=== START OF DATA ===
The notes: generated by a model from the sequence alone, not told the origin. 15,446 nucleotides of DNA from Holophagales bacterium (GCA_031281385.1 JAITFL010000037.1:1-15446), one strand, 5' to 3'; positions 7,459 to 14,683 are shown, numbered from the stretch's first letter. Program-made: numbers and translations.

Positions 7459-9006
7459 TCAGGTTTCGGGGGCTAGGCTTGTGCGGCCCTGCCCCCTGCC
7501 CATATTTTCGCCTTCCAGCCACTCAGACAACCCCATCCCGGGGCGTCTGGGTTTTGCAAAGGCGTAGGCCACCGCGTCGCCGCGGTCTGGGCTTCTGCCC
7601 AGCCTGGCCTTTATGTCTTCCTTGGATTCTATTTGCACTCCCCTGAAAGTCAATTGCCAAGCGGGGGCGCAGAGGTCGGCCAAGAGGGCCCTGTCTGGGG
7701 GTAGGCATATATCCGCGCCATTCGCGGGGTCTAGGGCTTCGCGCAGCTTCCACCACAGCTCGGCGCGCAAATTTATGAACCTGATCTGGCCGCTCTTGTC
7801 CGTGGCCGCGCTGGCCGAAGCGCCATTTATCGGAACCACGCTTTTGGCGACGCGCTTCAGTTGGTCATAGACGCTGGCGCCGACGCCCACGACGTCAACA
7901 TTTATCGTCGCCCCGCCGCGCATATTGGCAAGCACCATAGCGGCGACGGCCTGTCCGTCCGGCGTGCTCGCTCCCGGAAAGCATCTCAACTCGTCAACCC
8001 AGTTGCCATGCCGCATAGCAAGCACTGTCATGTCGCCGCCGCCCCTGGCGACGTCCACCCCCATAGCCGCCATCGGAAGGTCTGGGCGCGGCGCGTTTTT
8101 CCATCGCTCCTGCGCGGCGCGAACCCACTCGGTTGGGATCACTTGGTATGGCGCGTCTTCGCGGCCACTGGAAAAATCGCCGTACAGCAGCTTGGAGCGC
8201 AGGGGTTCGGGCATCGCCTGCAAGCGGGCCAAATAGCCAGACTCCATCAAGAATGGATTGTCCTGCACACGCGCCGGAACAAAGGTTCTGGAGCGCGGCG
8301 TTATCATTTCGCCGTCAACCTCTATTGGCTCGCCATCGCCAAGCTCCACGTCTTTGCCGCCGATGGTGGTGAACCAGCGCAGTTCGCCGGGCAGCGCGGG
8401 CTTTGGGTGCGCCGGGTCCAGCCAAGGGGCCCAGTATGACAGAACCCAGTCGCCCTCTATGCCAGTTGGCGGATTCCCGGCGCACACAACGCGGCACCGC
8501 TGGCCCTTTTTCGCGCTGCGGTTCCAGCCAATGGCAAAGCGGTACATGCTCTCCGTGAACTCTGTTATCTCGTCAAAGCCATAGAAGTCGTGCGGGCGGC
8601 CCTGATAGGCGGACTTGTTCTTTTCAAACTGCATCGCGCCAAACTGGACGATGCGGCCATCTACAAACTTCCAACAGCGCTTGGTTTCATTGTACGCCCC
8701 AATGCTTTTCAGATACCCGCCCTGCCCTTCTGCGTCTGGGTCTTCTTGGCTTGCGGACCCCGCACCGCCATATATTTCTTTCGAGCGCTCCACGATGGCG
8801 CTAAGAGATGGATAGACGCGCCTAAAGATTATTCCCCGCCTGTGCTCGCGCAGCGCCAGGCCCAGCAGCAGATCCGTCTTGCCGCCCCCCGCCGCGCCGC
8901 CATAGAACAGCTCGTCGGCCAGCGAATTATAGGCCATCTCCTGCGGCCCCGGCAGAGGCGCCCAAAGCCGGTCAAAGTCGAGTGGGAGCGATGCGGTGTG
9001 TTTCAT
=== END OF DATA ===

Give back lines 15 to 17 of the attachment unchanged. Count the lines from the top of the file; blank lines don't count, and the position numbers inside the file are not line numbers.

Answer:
8601 CCTGATAGGCGGACTTGTTCTTTTCAAACTGCATCGCGCCAAACTGGACGATGCGGCCATCTACAAACTTCCAACAGCGCTTGGTTTCATTGTACGCCCC
8701 AATGCTTTTCAGATACCCGCCCTGCCCTTCTGCGTCTGGGTCTTCTTGGCTTGCGGACCCCGCACCGCCATATATTTCTTTCGAGCGCTCCACGATGGCG
8801 CTAAGAGATGGATAGACGCGCCTAAAGATTATTCCCCGCCTGTGCTCGCGCAGCGCCAGGCCCAGCAGCAGATCCGTCTTGCCGCCCCCCGCCGCGCCGC